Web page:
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In my post about last week’s 2JZ swapped M5 many questioned why you would go through the expense and difficulty of swapping in the Toyota unit, or at least that it was downright sacrilegious to do so. Perhaps I have a looser sense of how to do things the proper way, but I certainly can recognize that the 2JZ unit is capable of higher levels of power than the original S62 V8 was for less money, and that at least makes some sense to me even if I wouldn’t do it. When I first came across today’s E34 M5, I was initially struck with awe, but as I’ve sat wondering what to write up about this car, that awe has slowly turned to a bit more confusion. The reason why is fairly straightforward – some enterprising individual has taken a quite nice Euro-market E34 M5 (great start) and swapped in the equally great S70B56 V12 from a 850CSi along with a 6 speed manual transmission. Take a look for yourself at this monster:

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Year: 1993
Model: M5
Engine: 5.6 liter V12
Transmission: 5-speed manual
Mileage: 76,000 mi
Price: $20,000

CLICK FOR DETAILS: 1993 BMW M5 S70 swap on Willz.Ca

Model: 1993 European M5 chassis
Chassis: WBSHC91090GD63011
Build Date: June 1992
Mileage: 76,000 miles
Colour: Black
Motor: 5.6L 850 CSi engine (S70B56) conversion
Interior: black leather mechanical sports seats, leather stitched center console and door skins
Transmission: new 6 speed manual
Traction Control:
Brakes Front: 2-piece, 355 (14″) rotors UUC 4 piston aluminum calipers
Brakes Rear: vented 328mm (12.9″) rotors
Wheels: 17 x 8 forged system II
Tires: 235-45 and 275-40 Dunlop Sport 5000
Features: front strut bar, HR springs, uprated sway bars, UUC short shifter, Eisenman stainless exhaust, in dash CD
Options: single air bag, ABS, rear deck wing, rear window shades, E code headlights, clear blinkers, Motorsport door handles
Comments: Hand built custom driveline by Brett Anderson from Koala Motorsport, Cleveland OH. Sold and registered as 1993. Self-leveling not removed – still functional. New EDC shocks all ’round. Quaife LSD.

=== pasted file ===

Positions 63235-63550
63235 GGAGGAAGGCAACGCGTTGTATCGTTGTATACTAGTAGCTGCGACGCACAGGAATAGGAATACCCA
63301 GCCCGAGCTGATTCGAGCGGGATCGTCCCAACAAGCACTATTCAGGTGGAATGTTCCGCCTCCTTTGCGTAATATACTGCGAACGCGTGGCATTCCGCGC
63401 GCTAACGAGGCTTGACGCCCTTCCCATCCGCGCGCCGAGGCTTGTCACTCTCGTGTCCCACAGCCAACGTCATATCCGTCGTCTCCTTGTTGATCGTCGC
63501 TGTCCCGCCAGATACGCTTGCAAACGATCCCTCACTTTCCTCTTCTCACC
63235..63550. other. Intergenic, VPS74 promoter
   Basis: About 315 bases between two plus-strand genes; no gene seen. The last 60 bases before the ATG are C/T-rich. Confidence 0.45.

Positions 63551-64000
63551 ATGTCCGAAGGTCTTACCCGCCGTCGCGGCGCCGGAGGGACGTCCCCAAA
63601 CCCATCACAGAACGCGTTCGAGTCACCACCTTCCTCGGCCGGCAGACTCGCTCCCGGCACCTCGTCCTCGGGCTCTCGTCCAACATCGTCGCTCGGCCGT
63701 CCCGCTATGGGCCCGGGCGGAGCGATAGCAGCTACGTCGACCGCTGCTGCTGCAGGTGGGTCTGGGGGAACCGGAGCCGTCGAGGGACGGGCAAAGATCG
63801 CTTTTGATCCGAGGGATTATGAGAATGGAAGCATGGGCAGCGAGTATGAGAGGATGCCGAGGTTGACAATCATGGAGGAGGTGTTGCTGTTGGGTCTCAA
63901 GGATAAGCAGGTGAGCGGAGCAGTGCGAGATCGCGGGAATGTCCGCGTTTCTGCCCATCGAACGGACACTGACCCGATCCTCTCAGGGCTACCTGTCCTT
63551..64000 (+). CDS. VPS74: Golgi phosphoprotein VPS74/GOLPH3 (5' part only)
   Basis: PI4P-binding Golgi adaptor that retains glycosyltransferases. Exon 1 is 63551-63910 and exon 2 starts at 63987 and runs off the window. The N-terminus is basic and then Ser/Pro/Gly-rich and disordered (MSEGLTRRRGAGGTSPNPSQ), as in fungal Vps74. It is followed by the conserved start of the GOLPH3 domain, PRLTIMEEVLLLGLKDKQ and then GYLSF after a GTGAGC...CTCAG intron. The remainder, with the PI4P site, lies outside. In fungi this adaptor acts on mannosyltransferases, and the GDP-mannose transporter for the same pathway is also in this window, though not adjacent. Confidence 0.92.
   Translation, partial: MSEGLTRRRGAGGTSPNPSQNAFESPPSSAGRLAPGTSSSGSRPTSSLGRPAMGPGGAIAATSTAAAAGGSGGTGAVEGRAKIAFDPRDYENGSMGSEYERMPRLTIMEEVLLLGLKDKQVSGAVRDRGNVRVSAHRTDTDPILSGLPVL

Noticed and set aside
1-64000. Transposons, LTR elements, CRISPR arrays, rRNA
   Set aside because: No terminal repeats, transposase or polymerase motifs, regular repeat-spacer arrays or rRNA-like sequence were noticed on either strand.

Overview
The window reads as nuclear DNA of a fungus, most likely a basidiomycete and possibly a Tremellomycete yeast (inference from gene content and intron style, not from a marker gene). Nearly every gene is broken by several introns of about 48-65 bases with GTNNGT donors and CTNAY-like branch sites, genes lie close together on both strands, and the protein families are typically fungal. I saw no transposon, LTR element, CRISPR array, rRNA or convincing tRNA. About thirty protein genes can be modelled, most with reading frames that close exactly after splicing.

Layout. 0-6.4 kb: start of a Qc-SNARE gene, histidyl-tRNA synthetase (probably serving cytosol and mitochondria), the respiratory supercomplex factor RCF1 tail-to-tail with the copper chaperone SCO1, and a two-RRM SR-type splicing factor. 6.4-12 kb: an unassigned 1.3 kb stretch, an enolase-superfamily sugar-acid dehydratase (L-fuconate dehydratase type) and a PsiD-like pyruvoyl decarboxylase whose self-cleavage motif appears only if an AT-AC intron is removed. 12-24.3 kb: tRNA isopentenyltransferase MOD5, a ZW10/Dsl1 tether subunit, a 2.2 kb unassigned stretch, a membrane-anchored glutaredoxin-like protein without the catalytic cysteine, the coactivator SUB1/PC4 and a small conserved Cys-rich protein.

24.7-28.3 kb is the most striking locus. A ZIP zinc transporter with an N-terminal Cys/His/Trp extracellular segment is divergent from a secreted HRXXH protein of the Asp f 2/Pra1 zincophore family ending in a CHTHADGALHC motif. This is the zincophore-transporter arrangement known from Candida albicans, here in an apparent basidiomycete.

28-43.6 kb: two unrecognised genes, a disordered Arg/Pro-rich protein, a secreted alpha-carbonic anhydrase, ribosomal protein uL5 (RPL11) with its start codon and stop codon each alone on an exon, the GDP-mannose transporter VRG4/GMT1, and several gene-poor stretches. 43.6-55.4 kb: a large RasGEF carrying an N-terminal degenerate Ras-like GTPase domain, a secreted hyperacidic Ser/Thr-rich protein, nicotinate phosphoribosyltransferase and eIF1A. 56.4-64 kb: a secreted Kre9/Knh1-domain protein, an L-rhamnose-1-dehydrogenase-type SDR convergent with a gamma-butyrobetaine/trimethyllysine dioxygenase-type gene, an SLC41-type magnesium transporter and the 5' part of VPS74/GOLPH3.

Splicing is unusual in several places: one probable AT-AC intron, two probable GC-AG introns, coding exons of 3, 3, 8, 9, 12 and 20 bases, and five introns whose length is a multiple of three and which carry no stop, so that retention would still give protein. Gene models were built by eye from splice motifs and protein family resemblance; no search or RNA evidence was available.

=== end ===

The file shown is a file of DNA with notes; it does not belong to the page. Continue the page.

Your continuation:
As I said, initially I thought “Holy beep that is awesome!”; seeing that monster V12 in a real M car is sort of like 1995 got all sorts of better. But then I sat on it and thought about it some more, and came away confused. The S38 is a pretty strong motor and this car didn’t have many miles when it was yanked from what I can tell, so there’s that question. Then, the replacement motor is that awesome 5.6 V12. Well, at least it was awesome in 1995, but my main question comes from the result. That V12 is effectively two inline 6s, meaning you have double of nearly everything in the engine bay. On a 20 year old car, that’s not always a good thing – especially those early computers, which seem to have hiccups.

Then there is the second main question when you look at the performance. Sure, the S70 has a healthy bump of torque over the S38, but only 70 horsepower more than even the lowly 3.5 – bump up to the optional 3.8, and those numbers are closer. Then there’s the question of availability; it’s not like the S70 is a cheap motor to come by, so this was intentionally done at great expense. Further, unlike the all-aluminum M73, the M70-based S70 has a big old iron block, so you’re throwing off the balance some. While I have no doubt this car is a blast to drive and looks fantastic, I am left scratching my head a bit. Still, like the Supra-powered E39, I’m happy that someone went through the effort and created what would have been the ultimate handbuilt M-car. And it can all be yours for less than the price of most E39 Ms…

-Carter